Most often, people say, as I walk by, or if I enter or exit a restaurant, "Take care of that baby!" or "How's your baby enjoying Antigua?"

Others include:

-"When are you due?" One restaurant hostess doesn't believe I am 6 months pregnant and stares at me for an awkward amount of time as I try to laugh it off while taking my seat at the table. "Yes, he's in there!" I say. More staring. "Hahah, yup." More staring. "It's my first." I am running out of nonchalant things to say and she's still staring... She shakes her head, very serious. "I don't believe it," she says almost in a disapproving manner. "Hahah, well, it's true. He's moving around in there!" More awkward staring. Okay, another employee is here now to take our drink order. Hostess leaves. That was weirdly tense.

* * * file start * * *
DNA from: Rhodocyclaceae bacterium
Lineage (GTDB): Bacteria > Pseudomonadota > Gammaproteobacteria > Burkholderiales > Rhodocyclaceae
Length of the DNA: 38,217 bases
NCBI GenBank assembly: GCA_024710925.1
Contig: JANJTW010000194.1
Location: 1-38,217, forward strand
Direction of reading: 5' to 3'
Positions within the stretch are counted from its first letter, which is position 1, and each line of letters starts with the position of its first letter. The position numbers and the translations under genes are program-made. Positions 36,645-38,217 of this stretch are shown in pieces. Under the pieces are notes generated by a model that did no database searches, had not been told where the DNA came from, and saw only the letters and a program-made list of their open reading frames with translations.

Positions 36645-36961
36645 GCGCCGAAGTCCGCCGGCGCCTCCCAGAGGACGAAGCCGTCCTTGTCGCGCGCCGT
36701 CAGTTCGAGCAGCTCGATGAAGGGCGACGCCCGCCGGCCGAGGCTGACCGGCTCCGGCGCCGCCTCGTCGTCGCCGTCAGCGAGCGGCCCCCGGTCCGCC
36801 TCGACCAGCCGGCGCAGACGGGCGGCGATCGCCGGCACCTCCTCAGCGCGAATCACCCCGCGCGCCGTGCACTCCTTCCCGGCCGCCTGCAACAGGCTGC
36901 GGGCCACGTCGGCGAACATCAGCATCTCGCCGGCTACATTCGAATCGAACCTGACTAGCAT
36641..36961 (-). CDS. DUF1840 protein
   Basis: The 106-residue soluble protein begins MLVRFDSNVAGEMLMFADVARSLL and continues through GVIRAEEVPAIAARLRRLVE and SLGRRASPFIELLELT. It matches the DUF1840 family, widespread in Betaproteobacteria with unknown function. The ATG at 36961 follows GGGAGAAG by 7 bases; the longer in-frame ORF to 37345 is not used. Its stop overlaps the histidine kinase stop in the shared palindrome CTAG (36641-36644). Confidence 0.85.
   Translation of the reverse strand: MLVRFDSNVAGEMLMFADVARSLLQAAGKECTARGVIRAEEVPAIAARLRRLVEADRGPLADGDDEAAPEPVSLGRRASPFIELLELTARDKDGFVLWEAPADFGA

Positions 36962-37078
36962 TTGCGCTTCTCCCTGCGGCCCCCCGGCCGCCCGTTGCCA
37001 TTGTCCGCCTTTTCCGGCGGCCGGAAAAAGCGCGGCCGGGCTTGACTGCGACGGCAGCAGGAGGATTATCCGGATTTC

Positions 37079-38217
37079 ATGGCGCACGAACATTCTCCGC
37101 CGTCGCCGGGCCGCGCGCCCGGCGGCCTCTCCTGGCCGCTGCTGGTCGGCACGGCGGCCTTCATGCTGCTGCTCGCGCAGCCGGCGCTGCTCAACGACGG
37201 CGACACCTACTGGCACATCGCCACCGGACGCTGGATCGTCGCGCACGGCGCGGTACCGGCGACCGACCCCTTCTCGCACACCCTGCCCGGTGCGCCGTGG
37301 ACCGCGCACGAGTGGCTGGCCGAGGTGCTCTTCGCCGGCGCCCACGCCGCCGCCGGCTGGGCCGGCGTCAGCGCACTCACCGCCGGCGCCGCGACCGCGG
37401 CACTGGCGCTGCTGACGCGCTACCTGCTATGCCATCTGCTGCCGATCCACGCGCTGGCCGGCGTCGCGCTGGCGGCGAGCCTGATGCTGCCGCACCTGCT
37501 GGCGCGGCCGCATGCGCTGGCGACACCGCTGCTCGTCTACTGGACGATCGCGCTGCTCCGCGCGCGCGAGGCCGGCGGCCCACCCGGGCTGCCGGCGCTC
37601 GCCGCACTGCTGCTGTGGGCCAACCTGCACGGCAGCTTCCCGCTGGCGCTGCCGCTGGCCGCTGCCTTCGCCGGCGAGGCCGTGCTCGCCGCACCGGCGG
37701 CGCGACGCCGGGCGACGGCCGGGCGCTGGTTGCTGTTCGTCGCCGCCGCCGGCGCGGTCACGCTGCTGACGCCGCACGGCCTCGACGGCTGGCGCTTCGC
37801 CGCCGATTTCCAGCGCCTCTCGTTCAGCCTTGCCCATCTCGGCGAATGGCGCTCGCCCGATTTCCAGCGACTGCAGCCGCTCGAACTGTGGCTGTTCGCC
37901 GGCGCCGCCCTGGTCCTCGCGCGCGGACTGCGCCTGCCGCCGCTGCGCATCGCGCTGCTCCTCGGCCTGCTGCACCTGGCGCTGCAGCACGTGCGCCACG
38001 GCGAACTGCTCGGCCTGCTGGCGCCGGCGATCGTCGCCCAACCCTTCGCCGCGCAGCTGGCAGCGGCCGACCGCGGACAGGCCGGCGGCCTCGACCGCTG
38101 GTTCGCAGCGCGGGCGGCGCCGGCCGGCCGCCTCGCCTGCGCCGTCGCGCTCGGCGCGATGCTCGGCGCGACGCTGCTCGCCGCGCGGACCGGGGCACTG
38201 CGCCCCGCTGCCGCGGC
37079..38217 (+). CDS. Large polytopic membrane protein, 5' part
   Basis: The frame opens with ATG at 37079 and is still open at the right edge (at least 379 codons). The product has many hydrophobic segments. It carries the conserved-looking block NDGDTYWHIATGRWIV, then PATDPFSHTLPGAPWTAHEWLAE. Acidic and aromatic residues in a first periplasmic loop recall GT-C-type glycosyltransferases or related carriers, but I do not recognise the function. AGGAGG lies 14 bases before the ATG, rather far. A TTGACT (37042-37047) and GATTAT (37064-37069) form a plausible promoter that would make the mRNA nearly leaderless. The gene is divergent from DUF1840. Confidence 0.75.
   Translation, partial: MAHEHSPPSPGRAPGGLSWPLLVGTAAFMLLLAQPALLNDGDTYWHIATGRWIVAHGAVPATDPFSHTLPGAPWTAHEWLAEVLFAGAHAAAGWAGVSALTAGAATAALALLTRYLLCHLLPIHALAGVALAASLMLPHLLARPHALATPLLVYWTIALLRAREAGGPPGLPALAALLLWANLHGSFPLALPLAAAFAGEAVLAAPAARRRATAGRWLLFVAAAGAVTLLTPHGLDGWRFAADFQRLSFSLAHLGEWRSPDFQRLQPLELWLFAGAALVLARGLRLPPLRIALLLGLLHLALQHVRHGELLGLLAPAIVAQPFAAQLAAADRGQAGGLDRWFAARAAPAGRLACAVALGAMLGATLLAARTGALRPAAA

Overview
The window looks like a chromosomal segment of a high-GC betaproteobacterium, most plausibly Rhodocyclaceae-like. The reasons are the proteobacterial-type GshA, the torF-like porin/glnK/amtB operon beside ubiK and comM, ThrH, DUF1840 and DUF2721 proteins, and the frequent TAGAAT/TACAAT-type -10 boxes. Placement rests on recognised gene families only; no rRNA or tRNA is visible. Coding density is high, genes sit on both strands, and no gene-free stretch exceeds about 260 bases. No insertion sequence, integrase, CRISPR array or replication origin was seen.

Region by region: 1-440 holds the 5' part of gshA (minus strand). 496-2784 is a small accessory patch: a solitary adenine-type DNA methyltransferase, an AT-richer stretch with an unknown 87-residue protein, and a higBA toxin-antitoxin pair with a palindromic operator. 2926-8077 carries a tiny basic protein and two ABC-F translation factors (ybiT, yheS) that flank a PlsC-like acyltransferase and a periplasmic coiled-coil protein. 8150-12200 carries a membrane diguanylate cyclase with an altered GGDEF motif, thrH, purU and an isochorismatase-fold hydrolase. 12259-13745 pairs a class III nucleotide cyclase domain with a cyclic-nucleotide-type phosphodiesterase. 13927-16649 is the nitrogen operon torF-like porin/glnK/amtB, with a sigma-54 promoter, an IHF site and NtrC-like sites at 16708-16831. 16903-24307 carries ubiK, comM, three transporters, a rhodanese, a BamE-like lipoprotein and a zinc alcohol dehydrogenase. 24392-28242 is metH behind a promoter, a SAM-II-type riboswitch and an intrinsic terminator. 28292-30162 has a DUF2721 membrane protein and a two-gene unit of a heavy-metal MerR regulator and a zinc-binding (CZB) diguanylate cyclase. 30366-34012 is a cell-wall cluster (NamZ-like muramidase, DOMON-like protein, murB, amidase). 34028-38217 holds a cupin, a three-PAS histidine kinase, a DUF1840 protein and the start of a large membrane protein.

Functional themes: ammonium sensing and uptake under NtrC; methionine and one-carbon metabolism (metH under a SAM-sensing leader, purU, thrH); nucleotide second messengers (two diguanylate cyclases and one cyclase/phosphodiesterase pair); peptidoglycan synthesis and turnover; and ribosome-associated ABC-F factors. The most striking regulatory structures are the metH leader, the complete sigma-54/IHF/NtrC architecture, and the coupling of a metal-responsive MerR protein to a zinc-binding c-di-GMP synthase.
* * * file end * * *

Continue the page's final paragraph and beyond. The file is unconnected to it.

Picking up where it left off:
-"Are you having a boy or a girl?" Or many people guess first, "Is it a boy?" (No one guessed a girl--interesting, right?)

-"I love that belly!"

-"You girls are lucky you can wear tight clothing now--it looks great! When I was pregnant they had us wearing tents!"

-One of my favorite comments is from a young man working at the buffet who makes eggs to order at breakfast and grilled sandwiches at lunch. The very first time I see him, in line for an egg white omelet, he says with no other opening, "I wish you would have your baby in Antigua." I almost do not understand what he says as I'm not expecting that statement. I ask him to repeat himself, he does, and I laugh. "Oh, yes, that would definitely be memorable!" He asks when I'm due and I tell him. After this, every time I see him, he comments that I should stay for three more months to have my baby here. He knows I would love it. The baby would love it. Why don't I stay?